Sometimes you can become attached to people or things that are unprofitable; at other times, they become wrongly attached to you. Read Philippians 3:13-14 NKJV. To their harm, people often seem determined to hold on to things that hurt them or others. Just let it go! Whatever it is, don’t excuse it; don’t assign blame for it; don’t give room or time for it to grow and strengthen. See 2 Peter 2:20 NLT.

Don’t indulge even the smallest attraction to wrong. Don’t excuse thoughts or feelings that harm you and hurt others. On a positive note, here’s something you can hold tightly and confidently, “Let us hold unswervingly to the hope we profess, for He who promised is faithful . . Test everything. Hold on to the good. Avoid every kind of evil.” Hebrews 10:23-24/1 Thessalonians 5:21-22 NIV.

My prayer for you today is that you keep a tight grip on your faith and faithfulness.

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Transcendent Peace

October 26th, 2012

“Let the peace that comes from Christ rule in your hearts.” Colossians 3:15 NLT.

Hearts and minds rest in transcendent peace when trusting steadfastly in God.

My thoughts and comments today are about “transcendent peace.”

Ours is a troubled world in search of peace yet ignorant of the source of its trouble. “Wars and rumors of war” exist, as Jesus said there would be. See Matthew 24:6 NIV. But the most consequential lack of peace is not global strife among nations; rather, it is the turmoil and absence of peace in one’s heart. Peace is an illusive objective, whether of nations, men, or the human heart.

Peace in one’s heart is only possible when Jesus, the Prince of Peace, is welcome there. See Isaiah 9:6-7 NIV. Jesus said, “I have told you these things, so that in Me you may have peace. In this world you will have trouble. But take heart! I have overcome the world.” John 16:33 NIV. Paul reinforced the same truth, “Through faith, we have peace with God through our Lord Jesus Christ.” Romans 5:1 NIV.

Many people mistake the absence of trouble for peace. Emotionally, those may feel the same at first. Spiritually, they are not alike at all. Peace is so much more than a lack of trouble. The Hebrew understanding of peace, “Shalom,” describes “the promise and possession of everything needed for well-being.” Peace is secure in the heart that is secure in the Savior.

When you permit any circumstance to trouble you, peace is disrupted but only seems gone. God’s peace will not leave you; His peace is within you, but someone or something was permitted to influence you to disbelieve in God’s abiding peace. At such moments, you may allow lesser things to disturb your peace and persuade you it has gone. Many things push peace aside – worry and anxiety, fear and dread, irritations and hurts, and questions and doubt grab your focus and misdirect your thoughts and emotions away from peace.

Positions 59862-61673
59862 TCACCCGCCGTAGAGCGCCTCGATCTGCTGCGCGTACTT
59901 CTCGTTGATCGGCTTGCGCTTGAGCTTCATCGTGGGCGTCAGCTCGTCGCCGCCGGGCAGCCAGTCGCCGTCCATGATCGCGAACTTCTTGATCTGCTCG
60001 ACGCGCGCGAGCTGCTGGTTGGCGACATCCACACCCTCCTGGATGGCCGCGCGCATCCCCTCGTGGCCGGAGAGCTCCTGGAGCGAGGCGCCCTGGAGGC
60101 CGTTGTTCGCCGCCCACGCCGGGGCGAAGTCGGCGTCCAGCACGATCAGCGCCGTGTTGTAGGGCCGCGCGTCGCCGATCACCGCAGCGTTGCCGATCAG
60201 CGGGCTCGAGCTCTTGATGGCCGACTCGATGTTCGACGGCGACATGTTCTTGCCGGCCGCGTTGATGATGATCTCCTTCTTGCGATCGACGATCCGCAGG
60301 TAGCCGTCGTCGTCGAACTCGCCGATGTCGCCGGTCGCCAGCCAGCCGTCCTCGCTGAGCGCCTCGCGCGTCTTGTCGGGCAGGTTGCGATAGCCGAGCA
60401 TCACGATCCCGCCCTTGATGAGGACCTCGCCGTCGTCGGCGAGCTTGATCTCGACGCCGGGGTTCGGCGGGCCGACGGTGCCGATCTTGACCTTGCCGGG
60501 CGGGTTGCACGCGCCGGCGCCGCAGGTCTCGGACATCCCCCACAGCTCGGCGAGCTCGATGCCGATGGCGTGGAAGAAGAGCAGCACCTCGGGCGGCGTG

Or you can, “Let the peace that comes from Christ rule in your hearts.” Colossians 3:15 NLT. The peace of God serves as an umpire who rules on the incorrectness of anything that disturbs your heart or mind. My friend, Campbell, taught me an old English word, “dispeace,” that describes times and places where God’s peace is lacking and will direct me where God’s peace abides. When Christ’s peace rules in your heart, His peace serves to overrule all that would disturb peace. Isaiah discovered, “You, [Lord], will keep in perfect peace him whose mind is steadfast, because he trusts in You . . And the peace of God, which transcends all understanding, will guard and keep your hearts and minds in Christ Jesus.” Isaiah 26:3/ Philippians 4:7 NIV. The heart and mind rest in transcendent peace when steadfast in God.

Jesus taught that peace is not something the world can give; then neither can it take peace away. “Peace I leave with you; My peace I give you. I do not give [peace] to you as the world gives. Do not let your hearts be troubled and do not be afraid.” John 14:27 NIV. I love Paul’s benediction to Thessalonian disciples was, “Now may the Lord of peace Himself give you peace at all times in every way. The Lord be with all of you.” 2 Thessalonians 3:16 NIV. That is God’s intention for you as well – at all times, in every way. But you have a role in having a heart of peace. “Now the fruit of righteousness is sown in peace by those who make peace . . Blessed are the peacemakers for they shall see God.” James 3:17/Matthew 5:9 NKJV.

My prayer for you today is that you would be an ambassador of God’s peace.

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Just Say No!

October 24th, 2012

“Do not let sin control the way you live.” Romans 6:12 NLT.

The Holy Spirit indwells you and empowers with Godly qualities not naturally possessed.

My thoughts and comments today are, “just say no!”

Living with restraint can be challenging in today’s culture. It seems as though self-restraint is thought more vice than virtue. The culture glorifies unrepressed self-indulgence and unlimited self-expression more than Godly self-restraint. Such lack of self-control may seem more heightened with this generation, but it is by no means exclusive to our moment in history. Solomon described a time when, “I never said no to myself. I gave in to every impulse, held back nothing.” Ecclesiastes 2:10 The Message. That is a most miserable way to live. How did that work out? Read Ecclesiastes 2.

In the first century, ancient Rome may have exceeded the worst of our twenty-first century in not valuing self-control. Yet to the very Christians whose lives had to be lived out in the epicenter of such flagrant lifestyles, Paul wrote, “You must not give sin a vote in the way you conduct your lives. Don’t give it the time of day. Don’t run little errands that are connected with that old way of life.” Romans 6:12-13 The Message. Don’t run errands connected with your old way of life; that is strong counsel.